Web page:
In order to teach universal values, impartiality must be enforced in the process. The Harvard educated philosopher, Daniel Dennett, did a TED Talk on this very issue and stressed that such teaching would instill knowledge on the various faiths to prevent misunderstanding and would not enforce a particular agenda. This would not only prevent a legal violation of the separation of church and state, because secular views could also be represented, but Michael Walzer of Harvard University pointed out that it could infuse the teaching of democratic values in order to allow for the creation of a mindset of interdependence within religious faiths and an ending of the fundamentalist religiopolitical movements that have had unintended consequences for the stability of religion. This mindset, expressly advocated for by Linda Groff of California State University, “enables an appreciation of the interdependence of species in the global ecosystem, of particular cultural meanings in the context of the total global cultural system, and of particular faiths in the rich diversity of global religions.” It could also allow for the vision of religion, which was proclaimed by a 2013 policy paper by the Brookings Institution, to become a bridge builder, rather than as a bridge destroyer that is dominated by absolute truth.
The rewards of an interdependence between religious faiths include the economic benefits of a more socially cohesive global community, the formation of a controlled democratic mindset, and the curbing of a sense of apathy toward religious faith. This social cohesion would come from the increased tolerance that would result from the agreement to universal principles and the inculcation of democratic values like compromise, which would be disciplined through practices like binegation. The impact of this social cohesion, according to a study by Robert Foa, of Harvard University, would be an increase in economic growth, which is due to a new sense of social harmony. Furthermore, the formation of a more tolerant attitude toward other faiths, which would come from a dissolution of absolute truth, would end the corruption of liberal democratic ethics by fundamentalists. John Rawls of Harvard University, explains, “[Fundamentalist religious doctrines.., will reject the ideas of public reason and deliberative democracy. They will say that democracy leads to a culture contrary to their religion …. They assert that the religiously true, or the philosophically true, overrides the politically reasonable.”” This is true because fundamentalists want a homogenous society with no trace of pluralism or compromise outside of a sense of groupthink, which this is anathema to democracy.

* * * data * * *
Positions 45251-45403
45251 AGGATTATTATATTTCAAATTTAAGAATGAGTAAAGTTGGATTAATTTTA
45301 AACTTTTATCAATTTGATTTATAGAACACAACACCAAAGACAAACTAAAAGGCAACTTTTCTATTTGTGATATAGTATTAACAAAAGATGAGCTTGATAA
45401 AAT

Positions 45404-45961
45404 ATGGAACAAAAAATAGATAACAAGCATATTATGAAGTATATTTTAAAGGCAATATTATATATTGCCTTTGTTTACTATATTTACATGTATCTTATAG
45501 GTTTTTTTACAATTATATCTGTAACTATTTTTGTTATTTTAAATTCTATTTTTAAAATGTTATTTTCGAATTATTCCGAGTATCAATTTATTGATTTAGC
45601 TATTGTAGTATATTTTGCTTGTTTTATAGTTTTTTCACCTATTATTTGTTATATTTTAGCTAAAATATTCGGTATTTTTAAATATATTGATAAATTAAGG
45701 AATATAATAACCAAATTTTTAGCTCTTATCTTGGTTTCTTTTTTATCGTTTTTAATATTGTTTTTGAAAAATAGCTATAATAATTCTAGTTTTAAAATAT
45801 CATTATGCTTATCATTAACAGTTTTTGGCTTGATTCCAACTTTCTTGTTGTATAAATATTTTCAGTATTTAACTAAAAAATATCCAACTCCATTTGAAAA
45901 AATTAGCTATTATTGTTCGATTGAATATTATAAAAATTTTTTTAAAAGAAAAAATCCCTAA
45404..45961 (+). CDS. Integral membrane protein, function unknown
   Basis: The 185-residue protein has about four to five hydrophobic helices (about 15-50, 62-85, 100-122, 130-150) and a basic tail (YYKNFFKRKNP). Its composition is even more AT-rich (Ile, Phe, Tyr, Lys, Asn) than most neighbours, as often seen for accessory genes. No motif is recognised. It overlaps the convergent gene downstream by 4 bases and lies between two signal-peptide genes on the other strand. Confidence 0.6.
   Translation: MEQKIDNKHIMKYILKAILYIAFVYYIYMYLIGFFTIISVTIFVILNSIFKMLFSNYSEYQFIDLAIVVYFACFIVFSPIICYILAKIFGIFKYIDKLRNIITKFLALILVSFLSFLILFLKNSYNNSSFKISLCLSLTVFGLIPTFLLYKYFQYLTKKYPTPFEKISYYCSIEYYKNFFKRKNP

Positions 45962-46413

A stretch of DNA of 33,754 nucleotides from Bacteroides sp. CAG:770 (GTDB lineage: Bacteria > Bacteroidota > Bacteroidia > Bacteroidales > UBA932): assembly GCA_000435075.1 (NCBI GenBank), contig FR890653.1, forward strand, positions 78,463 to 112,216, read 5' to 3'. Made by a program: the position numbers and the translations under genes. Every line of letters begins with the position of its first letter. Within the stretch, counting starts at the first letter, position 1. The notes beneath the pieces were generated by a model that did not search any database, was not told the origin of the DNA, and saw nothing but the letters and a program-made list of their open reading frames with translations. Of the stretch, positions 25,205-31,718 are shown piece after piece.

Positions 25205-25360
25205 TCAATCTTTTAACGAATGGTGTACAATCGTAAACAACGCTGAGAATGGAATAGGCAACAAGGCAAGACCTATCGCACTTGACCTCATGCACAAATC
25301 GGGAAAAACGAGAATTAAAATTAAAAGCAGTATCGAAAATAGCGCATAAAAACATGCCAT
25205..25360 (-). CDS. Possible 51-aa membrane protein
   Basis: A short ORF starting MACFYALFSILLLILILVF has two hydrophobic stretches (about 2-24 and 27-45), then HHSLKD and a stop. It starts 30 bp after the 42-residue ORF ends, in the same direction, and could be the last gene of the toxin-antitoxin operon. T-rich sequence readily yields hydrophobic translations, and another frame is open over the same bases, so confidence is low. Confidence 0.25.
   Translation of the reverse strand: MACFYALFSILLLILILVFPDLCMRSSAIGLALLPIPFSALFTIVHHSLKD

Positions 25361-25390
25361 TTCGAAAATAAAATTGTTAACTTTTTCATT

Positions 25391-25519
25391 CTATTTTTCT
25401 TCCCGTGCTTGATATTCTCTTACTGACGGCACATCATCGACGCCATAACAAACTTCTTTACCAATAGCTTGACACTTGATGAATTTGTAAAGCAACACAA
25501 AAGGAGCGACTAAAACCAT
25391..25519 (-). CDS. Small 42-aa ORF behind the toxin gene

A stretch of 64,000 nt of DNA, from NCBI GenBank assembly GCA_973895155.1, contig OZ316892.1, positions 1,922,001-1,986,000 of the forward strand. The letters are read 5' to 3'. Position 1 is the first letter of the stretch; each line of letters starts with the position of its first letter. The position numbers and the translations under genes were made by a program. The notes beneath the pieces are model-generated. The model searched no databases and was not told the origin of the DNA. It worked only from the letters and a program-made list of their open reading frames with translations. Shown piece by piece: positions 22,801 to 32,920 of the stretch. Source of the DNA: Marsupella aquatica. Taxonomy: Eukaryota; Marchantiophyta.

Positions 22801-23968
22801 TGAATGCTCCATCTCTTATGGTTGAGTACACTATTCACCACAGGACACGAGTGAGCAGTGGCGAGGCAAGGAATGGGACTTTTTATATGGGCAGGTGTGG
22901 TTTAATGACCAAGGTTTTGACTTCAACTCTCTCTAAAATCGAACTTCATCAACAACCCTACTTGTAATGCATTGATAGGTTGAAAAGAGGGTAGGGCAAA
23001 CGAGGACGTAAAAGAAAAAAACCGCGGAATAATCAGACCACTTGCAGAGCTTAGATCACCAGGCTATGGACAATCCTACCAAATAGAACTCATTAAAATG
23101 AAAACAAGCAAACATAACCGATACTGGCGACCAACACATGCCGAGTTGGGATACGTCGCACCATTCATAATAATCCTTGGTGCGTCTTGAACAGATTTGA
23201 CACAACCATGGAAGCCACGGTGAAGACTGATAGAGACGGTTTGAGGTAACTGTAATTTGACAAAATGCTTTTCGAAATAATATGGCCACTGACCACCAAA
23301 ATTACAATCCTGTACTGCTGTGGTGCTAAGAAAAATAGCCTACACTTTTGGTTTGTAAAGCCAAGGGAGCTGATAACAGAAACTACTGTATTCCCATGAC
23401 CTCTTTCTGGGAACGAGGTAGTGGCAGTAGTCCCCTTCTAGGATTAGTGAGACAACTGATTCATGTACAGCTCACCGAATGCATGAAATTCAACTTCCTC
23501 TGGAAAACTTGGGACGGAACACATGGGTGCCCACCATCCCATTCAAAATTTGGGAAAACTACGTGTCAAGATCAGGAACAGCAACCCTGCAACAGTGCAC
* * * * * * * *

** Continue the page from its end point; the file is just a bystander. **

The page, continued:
Contrary to this vision, an interdependence between religious faiths would erase the trends that are leading to a decline in devoutly religious individuals. A review of polling data by the Week Newspaper found that millennials in the United States are becoming less religious because of the infusion of religion and politics together and the anti-gay bias largely present within Christianity. Aforesaid decline of religiosity is present across the world, with BBC News reporting in 2014 that the nonreligious population across the world has increased from 4% to 13% . Such an outcome is a tragedy because religion can offer a solid sociomoral foundation to those who seek it. The late revolutionary psychologist and former president of the Austrian Medical Society, Viktor E. Frankl, described in his struggle within many Nazi concentration camps that spirituality was one of the main factors in helping him and his fellow Jewish prisoners survive the camps. The reason is because spirituality protected their faith in the future, whilst the prisoners that lost faith in the future and their spirituality were “doomed.” Therefore, religion must adapt if it is to survive the coming of a nihilist vision of the future.
When asked if he was a Hindu, Mahatma Gandhi once said, “Yes I am, I am also a Muslim, a Christian, a Buddhist, and a Jew.” This quotation embodies an aphorism of liberalism that must be applied to religion if it is to be a force for social justice. In order for religion to grapple with the demons of its inner nature, we must take control and end the fundamentalist movement across the world. That can only happen when the idea of absolute truth is abolished within theology and replaced with a paradigm of tolerance and acceptance of freedom and diversity. This holistic peace paradigm will allow religion to assume a democratic character and can save the world from being strewn with division and conflict within faith. Such a framework will take the form of compromise, which will allow for religion to increase social cohesion, prepare individuals to develop virtuous moral character, and will allow individuals to work harmoniously with others across the world. The conservative philosopher Ayn Rand would condescendingly call this a “middle of the road morality”, but such a morality is the only way that religion can continue to grow and spread the benefits of a purposeful path into posterity.